- Othello by William Shakespeare: The tremendous Folger's Shakespeare Set Free teaching guide brings this play literally to life for my students. Each year, they perform the entire fifth act, and I am always amazed at the depth of understanding they show -- as well as memorizing all of those lines in just a week! They love this -- here are some pics and the U-Stream of this year's performance. It takes quite a bit of time to work up to such a performance, but that time could not be better spent -- even on Faulkner :)
Introduction to Genres (Freshman Year):
- Night by Elie Wiesel: Wiesel's story is the single text every freshman says should never be removed from the curriculum. Using Wiesel's wise words, students work hard to fight indifference as the worst evil.
- "We Real Cool" by Gwendolyn Brooks: If you can find the anthology Poetry Speaks (which is well worth buying even if you don't teach this poem because of the incredible wealth of voices reading wonderful poems) with a recording of Brooks herself reading her poem, you will have the tools for the best discussion of the use of line breaks to create meaning that you can ever have.
British Literature (Sophomore Year):
- Regeneration by Pat Barker: Maybe it is because this is one of the few texts they read all year that is not written in verse, but this novel fascinates students. I also am awed by the World War I poets, so being able to teach them in conjunction (I got verse in there!) was an extra bonus.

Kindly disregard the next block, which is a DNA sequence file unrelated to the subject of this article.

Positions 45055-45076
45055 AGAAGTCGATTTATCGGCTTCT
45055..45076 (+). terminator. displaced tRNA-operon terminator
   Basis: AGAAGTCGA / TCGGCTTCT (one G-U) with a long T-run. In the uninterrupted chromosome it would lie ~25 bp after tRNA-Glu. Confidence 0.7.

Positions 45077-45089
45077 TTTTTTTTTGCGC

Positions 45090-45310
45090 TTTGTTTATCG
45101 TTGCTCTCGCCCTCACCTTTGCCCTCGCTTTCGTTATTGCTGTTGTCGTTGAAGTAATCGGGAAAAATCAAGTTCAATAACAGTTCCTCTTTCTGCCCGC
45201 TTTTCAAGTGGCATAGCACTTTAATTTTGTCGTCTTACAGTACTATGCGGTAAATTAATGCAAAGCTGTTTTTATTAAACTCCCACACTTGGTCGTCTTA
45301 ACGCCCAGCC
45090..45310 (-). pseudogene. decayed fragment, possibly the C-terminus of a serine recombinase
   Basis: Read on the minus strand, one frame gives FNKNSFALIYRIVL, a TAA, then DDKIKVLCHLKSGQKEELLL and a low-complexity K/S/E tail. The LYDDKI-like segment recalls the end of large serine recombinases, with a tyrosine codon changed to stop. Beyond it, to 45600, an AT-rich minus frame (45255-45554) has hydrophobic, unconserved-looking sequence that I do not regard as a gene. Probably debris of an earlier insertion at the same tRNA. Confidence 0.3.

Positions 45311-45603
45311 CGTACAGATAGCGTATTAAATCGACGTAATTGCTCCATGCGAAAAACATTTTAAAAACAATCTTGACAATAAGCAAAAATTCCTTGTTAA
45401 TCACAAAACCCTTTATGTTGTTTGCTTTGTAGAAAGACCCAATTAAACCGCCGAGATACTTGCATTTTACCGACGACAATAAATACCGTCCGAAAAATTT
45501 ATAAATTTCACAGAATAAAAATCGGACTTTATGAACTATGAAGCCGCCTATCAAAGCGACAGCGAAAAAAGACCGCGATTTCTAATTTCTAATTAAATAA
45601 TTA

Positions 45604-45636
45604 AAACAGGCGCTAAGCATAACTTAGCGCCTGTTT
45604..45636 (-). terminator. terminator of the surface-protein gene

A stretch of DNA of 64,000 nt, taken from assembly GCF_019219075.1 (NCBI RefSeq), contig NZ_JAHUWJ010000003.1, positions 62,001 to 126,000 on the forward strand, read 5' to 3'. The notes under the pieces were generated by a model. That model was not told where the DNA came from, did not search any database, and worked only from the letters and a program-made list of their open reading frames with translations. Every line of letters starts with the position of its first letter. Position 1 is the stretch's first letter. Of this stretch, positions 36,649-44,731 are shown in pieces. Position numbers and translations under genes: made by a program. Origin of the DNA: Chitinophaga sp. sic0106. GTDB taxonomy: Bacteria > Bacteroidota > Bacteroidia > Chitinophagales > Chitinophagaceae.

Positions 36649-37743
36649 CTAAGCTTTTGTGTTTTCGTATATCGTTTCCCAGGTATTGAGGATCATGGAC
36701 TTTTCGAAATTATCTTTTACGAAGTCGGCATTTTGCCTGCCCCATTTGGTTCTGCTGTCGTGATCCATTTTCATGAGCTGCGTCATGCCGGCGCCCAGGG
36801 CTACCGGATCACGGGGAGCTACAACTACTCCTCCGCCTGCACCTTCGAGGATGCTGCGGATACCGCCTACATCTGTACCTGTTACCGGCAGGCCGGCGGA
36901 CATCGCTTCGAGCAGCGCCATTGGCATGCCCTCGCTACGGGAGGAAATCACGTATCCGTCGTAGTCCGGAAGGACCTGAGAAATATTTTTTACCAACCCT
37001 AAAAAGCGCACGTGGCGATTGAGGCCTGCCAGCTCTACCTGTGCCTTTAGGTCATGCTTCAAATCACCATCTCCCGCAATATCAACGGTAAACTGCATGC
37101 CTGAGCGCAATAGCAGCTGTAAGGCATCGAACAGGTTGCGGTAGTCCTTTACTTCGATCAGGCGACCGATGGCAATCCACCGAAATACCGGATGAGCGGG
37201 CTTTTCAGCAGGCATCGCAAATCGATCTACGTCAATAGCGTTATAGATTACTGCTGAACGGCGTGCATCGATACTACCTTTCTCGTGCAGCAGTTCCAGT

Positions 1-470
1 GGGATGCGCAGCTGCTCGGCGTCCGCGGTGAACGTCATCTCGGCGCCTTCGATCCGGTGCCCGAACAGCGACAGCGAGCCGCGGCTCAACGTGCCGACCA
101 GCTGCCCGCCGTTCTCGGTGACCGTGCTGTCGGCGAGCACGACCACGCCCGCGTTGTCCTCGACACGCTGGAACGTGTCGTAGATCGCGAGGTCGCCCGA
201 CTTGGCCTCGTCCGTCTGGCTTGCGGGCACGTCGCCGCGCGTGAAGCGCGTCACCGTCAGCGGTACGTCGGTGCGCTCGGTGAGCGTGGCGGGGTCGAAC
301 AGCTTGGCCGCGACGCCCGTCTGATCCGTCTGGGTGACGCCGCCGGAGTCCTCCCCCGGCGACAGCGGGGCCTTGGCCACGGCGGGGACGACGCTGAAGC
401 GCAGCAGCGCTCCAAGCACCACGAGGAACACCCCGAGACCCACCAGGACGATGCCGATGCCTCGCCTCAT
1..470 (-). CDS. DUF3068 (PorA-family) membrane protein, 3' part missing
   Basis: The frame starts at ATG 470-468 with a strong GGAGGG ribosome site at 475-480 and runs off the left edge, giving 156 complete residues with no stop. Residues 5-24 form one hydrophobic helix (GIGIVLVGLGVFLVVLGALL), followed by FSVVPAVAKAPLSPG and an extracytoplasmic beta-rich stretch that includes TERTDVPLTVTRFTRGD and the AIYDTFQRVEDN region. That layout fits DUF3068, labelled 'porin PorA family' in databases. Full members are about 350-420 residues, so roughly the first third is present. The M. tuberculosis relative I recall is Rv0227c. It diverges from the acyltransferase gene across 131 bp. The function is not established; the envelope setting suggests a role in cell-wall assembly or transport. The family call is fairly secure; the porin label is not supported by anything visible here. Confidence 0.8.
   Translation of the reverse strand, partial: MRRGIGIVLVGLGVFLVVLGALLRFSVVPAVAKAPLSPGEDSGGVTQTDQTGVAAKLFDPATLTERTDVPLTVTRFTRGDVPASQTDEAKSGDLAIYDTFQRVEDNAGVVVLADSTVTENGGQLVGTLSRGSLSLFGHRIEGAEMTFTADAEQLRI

American Literature (Junior Year):
- A Farwell to Arms by Ernest Hemingway: I think I have a future research project embedded in students' reactions to this novel. I no longer teach American Lit, but I get most of the seniors the next year, and this is by far the class favorite. Why? There is my research project for you because this novel grabs every kind of reader -- male, female, action, love, discerning, just like to turn the pages ... I know our junior year teacher is great, and there is something even greater about this novel.
What are your students' favorites? And why? Is it the text itself separate of all else or is it something you really rock at teaching? I'd love to hear your answers ... that way I will have even more great things to add ...